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How to Clean White Leather Watches

by Chance Henson, studioD

Leather is among the most common materials used to make bands for the modern wristwatch. Although leather is a strong, durable material, its organic properties make it vulnerable to staining. White leather tends to make dirt, oils and oxidation all the more obvious, giving your watch an unpleasant brown or yellow patina. All leather watches are not created equally and some brands may require specialized care and maintenance. You should always review the manufacturer's care instructions before you attempt to clean the watch yourself.

Wipe the leather portions of the watch wristband with a clean, dry cloth to remove surface dirt and grime.

Mix a solution of one-part distilled white vinegar with three-parts warm water, then stir until it is well-mixed.

Dip a clean, soft cloth into the vinegar water and wring it out so it is only slightly damp.

Gently rub the entire surface of the watch strap with the cloth to clean the material. Use a cotton swab dipped in the solution to clean areas that cannot be reached with the cloth.

Add a few drops of mild liquid soap to a cup of warm water and stir until suds are formed.

Dip a fresh cloth into the solution and squeeze out the excess water. Wipe the watch strap with the cloth to remove residual soil.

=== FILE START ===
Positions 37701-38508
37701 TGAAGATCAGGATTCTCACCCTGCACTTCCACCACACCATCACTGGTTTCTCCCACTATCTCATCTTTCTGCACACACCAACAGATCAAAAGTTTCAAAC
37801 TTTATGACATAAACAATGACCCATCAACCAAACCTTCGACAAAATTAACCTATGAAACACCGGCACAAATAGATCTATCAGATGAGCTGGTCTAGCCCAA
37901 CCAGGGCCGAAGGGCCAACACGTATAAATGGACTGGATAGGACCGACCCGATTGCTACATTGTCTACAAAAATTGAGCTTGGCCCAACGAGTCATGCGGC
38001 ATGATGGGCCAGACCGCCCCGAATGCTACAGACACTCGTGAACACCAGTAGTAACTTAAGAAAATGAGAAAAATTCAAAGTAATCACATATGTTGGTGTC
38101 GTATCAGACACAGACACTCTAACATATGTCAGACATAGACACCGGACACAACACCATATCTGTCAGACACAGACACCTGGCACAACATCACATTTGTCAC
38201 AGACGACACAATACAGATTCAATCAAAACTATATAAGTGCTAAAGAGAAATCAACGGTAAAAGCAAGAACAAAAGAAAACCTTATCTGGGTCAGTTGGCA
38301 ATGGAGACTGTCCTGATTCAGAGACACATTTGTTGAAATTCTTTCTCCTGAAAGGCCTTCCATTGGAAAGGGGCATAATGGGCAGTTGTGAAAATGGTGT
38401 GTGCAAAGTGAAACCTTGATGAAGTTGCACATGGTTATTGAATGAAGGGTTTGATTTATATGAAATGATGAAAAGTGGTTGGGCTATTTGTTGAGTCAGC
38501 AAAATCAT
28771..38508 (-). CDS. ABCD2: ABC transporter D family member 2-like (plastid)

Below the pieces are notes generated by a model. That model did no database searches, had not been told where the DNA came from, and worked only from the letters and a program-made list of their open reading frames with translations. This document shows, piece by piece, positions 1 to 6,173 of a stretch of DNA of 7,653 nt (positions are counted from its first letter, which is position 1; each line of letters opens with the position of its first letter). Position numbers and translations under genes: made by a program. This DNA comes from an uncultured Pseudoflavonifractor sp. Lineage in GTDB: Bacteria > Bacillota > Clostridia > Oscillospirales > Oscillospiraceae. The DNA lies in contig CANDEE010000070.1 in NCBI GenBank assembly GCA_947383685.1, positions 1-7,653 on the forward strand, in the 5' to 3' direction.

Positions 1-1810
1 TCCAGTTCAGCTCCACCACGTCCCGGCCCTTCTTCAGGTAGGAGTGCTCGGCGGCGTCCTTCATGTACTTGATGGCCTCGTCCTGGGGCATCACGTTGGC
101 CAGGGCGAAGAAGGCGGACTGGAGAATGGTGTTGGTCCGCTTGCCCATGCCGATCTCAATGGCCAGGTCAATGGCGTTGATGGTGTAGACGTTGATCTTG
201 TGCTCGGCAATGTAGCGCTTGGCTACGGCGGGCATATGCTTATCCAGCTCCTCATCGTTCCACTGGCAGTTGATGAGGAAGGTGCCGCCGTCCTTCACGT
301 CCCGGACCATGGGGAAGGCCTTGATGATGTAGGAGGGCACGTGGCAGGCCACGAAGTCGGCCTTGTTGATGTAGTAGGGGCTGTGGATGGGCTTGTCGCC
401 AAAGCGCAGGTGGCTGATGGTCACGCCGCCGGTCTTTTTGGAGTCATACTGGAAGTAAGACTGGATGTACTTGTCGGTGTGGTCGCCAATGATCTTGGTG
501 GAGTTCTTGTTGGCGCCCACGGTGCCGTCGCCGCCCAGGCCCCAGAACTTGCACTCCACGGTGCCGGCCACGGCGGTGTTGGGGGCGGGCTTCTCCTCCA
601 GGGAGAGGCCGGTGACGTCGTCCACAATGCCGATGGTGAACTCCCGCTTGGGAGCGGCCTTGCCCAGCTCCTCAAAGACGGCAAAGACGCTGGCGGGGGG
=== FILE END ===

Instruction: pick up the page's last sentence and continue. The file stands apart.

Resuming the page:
Air dry the watch in a well-ventilated area. Ensure that the leather is thoroughly dried before storing.

Store the leather in a dry, well-ventilated area.

Items you will need
  •  Clean, soft cloths
  •  Distilled white vinegar
  •  Cotton swabs
  •  Mild liquid soap
  •  Denatured alcohol


  • Clean mildewed leather with a cloth dampened in a solution of one-cup denatured alcohol and one-cup water, then cleanse with soapy water.
  • Use a specialized leather cleaner or consult a leather care expert to repair damaged or heavily stained leather goods.


  • Do not clean leather with bleach.

About the Author

Chance Henson earned a B.A. in English literature and a writing minor from Lamar University. While interning at the "University Press" newspaper and "UP Beat" magazine he received an award for news feature writing from the Texas Intercollegiate Press Association. Henson went on to serve as content editor for "CUSH Magazine," eventually leaving to pursue the development of an online secular humanist educational publication.

Photo Credits

  • Vittorio Zunino Celotto/Getty Images Entertainment/Getty Images